rapidity up the ascent, which soon became so toilsome that frequent halts were rendered necessary. Additional strength being required on the skirmish line, the right company, under command of Captain Forrest, was deployed forward for this purpose. This line became slightly engaged when half way up the mountain. The enemy fell back to the crest of the ridge and from this point opened a sharp fire as the regiment passed through the palisades of rock running parallel with and about 300 yards from the ridge. After advancing over half this distance. I discovered what seemed a less precipitous approach at a short distance on the right, and accordingly moved the regiment by the flank about 100 yards in that direction, and then directed a charge against the ridge. Both officers and men responded with alacrity and determination, pressing forward with cheers, until a considerable portion of the regiment had gained the crest of rock on which the enemy held his position. Here a brief struggle ensued, which resulted in our being forced back by our adversary's superior strength and position. The line was reformed with little difficulty about 100 yards below the point of assault. From this position a desultory fire was maintained until the Thirty-third New Jersey Volunteers advanced to our support. At the same time orders were received to advance again, with the assistance of that regiment, and carry the original point of assault, if possible. The line of the One hundred and thirty-fourth Regiment was accordingly strengthened by four companies by four companies of the Thirty-third New Jersey Volunteers, the remainder of such regiment supporting, and the charge ordered. From the nature of the ground no regularity of advance could by maintained. All pushed forward determinedly, and most of the advance line a second time gained the crest. The enemy's strength, however, had greatly increased, by concentrating from the right and left, since the former assault, and the fire proved so destructive that it became plainly impossible to carry the ridge at this point. The men were again forced back to their old position. Soon after, at about 7 p. m., in obedience to orders from brigade headquarters, the regiment withdrew from the enemy's fire to the base of the mountain. The casualties of the regiment during the engagement are as follows: Eleven enlisted men killed, 1 officer and 24 enlisted men wounded. Among the killed are First Sergt. George R. Payne, Company E, Corpl. A. L. Walters, Company G, and Corpl. D. Frederick, Company H, non-commissioned officers of the regiment of more than ordinary merit, whose loss is a severe one to the regiment at large. Captain Forrest is pronounced mortally wounded. A braver officer never led his men in action. I feel it impossible to speak in too high terms of praise of all officers of my command during the engagement. The example afforded the men by their individual gallantry more than removed the difficulty arising from their diminished number. Captain Forrest, with Lieutenants Ahreets, Taylor, Porter, Smith, and Joslin only, were present, Lieutenant Sheldon having been detached with one company of the regiment on picket, by orders from headquarters of division. I am especially indebted to Lieutenant Charles A. Ahreets, my acting adjutant, for much valuable assistance during the day. Assistant Surgeon Murphy remained with the regiment during the action and was frequently exposed while removing the wounded from the field.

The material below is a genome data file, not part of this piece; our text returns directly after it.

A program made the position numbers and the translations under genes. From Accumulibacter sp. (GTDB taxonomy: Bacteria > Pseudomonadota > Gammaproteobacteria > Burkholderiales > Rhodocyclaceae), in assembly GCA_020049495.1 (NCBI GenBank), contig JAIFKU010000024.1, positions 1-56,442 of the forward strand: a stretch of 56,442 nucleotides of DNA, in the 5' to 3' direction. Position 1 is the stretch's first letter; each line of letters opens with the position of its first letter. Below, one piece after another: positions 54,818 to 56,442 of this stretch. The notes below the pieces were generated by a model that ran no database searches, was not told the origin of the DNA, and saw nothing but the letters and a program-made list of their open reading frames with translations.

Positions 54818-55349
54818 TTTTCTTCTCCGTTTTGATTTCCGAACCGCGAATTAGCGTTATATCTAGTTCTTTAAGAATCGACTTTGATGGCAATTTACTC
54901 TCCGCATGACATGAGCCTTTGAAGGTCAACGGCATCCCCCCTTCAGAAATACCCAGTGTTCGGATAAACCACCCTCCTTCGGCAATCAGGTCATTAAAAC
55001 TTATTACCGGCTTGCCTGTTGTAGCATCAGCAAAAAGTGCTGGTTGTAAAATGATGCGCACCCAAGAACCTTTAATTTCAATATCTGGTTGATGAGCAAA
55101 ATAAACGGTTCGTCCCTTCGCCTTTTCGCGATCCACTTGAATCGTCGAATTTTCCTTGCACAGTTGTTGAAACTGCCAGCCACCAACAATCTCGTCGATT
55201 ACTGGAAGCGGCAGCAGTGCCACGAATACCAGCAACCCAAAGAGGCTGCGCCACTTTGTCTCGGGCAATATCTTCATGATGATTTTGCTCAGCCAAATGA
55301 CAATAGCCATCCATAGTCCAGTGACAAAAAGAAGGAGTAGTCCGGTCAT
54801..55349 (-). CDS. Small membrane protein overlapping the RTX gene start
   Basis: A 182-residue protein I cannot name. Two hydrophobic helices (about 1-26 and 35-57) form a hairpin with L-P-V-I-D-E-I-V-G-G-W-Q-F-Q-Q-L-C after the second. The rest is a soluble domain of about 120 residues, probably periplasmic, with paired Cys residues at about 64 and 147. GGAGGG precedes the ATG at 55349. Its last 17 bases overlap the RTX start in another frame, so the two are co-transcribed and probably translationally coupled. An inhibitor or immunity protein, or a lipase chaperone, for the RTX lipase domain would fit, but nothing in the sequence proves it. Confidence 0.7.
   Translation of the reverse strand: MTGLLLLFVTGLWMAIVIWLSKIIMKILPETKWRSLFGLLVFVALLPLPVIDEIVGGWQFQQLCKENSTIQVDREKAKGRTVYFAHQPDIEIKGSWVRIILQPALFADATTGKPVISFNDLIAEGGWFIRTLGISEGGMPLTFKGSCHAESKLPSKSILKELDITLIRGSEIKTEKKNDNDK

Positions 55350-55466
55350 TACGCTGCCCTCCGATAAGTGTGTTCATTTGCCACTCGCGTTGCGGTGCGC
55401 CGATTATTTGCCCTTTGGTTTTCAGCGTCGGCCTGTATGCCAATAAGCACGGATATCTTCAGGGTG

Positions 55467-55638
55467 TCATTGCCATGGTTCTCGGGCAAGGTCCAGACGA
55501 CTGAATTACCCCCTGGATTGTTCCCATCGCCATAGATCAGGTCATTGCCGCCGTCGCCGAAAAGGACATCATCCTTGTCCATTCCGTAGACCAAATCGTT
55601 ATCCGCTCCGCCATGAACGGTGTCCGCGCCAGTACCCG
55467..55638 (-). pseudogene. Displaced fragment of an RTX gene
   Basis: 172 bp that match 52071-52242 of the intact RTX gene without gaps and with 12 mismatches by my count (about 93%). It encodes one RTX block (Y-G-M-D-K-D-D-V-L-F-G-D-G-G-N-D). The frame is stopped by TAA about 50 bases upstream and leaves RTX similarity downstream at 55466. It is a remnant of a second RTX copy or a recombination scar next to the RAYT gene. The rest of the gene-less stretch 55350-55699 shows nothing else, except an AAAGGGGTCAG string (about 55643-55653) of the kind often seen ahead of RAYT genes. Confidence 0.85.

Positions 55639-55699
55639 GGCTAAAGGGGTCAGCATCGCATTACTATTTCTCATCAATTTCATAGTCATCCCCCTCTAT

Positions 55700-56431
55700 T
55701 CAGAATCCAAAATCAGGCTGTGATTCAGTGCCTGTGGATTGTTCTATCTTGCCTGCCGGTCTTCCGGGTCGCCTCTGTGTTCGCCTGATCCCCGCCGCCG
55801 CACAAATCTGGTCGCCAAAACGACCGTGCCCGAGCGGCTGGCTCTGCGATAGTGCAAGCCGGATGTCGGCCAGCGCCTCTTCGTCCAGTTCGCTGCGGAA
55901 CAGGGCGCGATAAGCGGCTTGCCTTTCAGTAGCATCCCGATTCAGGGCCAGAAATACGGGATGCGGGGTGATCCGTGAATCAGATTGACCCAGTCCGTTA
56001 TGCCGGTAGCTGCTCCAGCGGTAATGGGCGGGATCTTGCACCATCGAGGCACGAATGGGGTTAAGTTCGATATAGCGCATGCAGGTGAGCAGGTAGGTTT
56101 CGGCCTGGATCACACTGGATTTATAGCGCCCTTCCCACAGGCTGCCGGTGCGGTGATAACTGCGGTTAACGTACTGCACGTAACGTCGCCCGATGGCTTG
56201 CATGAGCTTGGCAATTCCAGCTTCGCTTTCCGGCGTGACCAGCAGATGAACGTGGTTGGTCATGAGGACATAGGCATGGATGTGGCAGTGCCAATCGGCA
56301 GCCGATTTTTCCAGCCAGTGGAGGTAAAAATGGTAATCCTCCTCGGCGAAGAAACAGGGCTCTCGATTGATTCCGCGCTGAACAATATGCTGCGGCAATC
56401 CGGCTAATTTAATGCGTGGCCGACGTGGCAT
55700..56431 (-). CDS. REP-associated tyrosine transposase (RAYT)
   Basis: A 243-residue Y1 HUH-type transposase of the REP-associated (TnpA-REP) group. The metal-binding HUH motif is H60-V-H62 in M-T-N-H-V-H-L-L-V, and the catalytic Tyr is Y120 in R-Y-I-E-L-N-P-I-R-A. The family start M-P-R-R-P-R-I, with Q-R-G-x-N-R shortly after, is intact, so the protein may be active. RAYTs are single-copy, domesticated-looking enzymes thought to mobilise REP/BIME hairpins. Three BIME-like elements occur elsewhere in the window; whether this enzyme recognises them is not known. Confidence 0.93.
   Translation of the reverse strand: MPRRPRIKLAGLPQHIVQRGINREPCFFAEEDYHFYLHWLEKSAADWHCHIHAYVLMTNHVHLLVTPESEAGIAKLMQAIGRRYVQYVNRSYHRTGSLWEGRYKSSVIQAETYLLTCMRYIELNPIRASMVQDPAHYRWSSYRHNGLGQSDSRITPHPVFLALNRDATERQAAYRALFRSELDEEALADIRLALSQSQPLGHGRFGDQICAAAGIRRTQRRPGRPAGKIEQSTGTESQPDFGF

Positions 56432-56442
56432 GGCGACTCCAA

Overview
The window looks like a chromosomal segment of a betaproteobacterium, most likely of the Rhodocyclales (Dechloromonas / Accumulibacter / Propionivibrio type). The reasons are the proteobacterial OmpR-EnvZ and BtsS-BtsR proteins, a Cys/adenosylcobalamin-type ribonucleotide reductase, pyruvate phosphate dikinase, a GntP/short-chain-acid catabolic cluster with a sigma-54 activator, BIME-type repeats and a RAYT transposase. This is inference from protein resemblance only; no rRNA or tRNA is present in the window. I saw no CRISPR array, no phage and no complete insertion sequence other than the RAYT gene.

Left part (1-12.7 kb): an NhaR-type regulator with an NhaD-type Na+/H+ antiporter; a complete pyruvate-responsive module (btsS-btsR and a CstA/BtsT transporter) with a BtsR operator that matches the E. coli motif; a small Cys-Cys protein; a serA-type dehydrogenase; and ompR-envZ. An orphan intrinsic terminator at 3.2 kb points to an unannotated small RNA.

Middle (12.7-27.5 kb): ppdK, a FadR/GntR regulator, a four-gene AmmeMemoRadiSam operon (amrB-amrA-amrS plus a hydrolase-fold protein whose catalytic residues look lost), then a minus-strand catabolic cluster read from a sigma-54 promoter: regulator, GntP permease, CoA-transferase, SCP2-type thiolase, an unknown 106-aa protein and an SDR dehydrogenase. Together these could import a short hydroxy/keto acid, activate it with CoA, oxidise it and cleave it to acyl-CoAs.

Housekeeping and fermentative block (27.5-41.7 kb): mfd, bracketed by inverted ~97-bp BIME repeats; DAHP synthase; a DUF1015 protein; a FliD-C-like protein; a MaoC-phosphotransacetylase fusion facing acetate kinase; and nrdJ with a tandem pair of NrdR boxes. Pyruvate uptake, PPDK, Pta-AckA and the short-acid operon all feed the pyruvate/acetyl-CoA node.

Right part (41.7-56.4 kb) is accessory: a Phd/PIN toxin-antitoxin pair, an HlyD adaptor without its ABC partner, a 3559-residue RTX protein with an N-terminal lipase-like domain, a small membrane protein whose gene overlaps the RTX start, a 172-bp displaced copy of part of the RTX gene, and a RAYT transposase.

ALLAN H. JACKSON,
Lieutenant Colonel, Commanding 134th New York Vols.
Captain C. C. BROWN,
A. A. A. G., 2nd Brigadier, 2nd Div., 20th Army Corps.